Māori less likely to call 111 if they know police are armed - survey

5:32 pm on 6 April 2020

A survey on New Zealand police's armed response teams has found 85 percent of participants do not support the trial.

Police officers stand next to the new special patrol vehicle.

The new special patrol vehicle currently being trialled. Photo: RNZ / Liu Chen

1155 Māori and Pasifika people took part in the Action Station Survey.

Justice reform advocate Laura O'Connell Rapira said 91 percent of people surveyed were less likely to call the police in family violence situations if they knew the police had guns.

"I think given the research in New Zealand which shows Māori women are three times more likely to be killed by a partner than non Māori, it is extremely distressing to know that Māori are less likely to call the police in those situations knowing that they have guns," she said.

Of those surveyed, 87 percent of participants said knowing police were armed in their community made them feel less safe, and 75 percent did not think the police were well placed to respond and help people in mental health crisis or distress.

A further 92 percent agreed there was a need to prioritise alternative ways of keeping people safe such as teams of paramedics, trauma and culture-informed health and mental health professionals who were available and on-call 24/7.

O'Connell Rapira said she also supported a community partnership approach from police, which was already happening in some areas.

"On the East Coast in particular the community checkpoints that have been set up by locals and members of the hapu there have actually been credited with managing to keep Covid-19 out of those areas, there's only one case on the Coast and they would like to keep it that way.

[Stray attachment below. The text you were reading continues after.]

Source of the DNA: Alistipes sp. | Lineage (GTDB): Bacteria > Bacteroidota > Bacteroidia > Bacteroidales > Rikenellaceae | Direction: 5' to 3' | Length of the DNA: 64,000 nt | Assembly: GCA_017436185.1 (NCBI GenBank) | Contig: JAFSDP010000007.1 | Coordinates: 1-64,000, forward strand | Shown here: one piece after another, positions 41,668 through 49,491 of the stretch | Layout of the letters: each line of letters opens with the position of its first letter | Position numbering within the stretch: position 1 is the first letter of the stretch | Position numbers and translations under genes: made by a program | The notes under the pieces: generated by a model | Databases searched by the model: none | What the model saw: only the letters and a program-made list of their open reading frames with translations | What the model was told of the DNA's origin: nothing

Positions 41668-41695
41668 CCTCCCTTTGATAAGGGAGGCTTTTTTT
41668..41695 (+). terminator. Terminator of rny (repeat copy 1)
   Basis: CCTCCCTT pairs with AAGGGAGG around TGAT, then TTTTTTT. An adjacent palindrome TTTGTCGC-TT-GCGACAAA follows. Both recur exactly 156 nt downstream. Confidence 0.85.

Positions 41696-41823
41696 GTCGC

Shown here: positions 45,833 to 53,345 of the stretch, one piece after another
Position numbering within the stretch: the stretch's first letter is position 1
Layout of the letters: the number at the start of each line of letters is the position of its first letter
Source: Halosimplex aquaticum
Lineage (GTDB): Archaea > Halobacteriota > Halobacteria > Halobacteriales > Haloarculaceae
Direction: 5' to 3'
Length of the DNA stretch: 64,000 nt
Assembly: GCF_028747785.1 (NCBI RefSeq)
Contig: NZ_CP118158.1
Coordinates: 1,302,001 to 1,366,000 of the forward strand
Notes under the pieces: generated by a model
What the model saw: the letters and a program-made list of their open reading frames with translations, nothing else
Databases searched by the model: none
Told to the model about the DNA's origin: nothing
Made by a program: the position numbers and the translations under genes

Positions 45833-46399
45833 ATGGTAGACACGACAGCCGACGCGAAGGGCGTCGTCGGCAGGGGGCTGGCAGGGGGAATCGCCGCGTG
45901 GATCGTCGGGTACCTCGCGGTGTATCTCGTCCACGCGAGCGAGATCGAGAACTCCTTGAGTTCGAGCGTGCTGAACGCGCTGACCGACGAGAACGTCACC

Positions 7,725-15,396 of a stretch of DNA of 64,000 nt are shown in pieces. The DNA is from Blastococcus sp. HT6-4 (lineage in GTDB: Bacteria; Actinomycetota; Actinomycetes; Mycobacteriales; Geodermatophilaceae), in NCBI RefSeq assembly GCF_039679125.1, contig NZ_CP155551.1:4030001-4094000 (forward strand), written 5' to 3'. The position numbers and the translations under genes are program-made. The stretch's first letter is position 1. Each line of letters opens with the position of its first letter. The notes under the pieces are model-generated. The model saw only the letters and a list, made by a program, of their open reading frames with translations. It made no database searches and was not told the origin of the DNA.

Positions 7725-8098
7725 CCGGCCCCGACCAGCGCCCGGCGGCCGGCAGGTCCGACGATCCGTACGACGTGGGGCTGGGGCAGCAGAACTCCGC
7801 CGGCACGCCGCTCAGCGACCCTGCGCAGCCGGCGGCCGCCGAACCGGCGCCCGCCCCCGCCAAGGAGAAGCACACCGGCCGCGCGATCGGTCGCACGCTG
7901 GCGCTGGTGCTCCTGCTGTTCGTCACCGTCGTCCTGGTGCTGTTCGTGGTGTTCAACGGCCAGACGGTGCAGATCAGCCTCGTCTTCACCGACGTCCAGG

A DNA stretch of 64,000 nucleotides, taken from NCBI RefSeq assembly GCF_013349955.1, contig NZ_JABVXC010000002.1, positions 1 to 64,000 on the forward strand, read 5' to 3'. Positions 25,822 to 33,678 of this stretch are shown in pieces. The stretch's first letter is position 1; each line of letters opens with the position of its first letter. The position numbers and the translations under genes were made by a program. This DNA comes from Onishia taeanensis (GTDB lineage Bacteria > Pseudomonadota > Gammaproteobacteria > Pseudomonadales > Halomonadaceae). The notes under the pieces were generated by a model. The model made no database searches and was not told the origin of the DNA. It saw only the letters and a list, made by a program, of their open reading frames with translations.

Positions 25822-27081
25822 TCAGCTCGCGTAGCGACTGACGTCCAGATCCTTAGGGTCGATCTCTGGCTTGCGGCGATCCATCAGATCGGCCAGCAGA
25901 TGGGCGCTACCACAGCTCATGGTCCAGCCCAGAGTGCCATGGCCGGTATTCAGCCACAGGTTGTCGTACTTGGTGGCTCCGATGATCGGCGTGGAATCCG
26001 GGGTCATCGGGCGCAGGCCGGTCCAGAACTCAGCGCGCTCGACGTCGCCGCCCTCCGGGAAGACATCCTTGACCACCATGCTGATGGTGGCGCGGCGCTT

"I really worry that New Zealanders may become used to the visuals of seeing heavily militarised police in our communities and will come to accept that as normal.

"When actually what our survey results show is that people would rather see police invest in policies and practices that emphasise de-escalation, that emphasise community support."

78 percent of survey participant had experienced or witnessed police acting with bias or racism.

Of the 457 people who shared more detail about their experience of police racism, 159 people (34 percent) had witnessed or experienced police officers using excessive force, violence or saying racist slurs and comments.

Former Police commissioner Mike Bush announced last week the armed response teams pilot would finish at the end of April.

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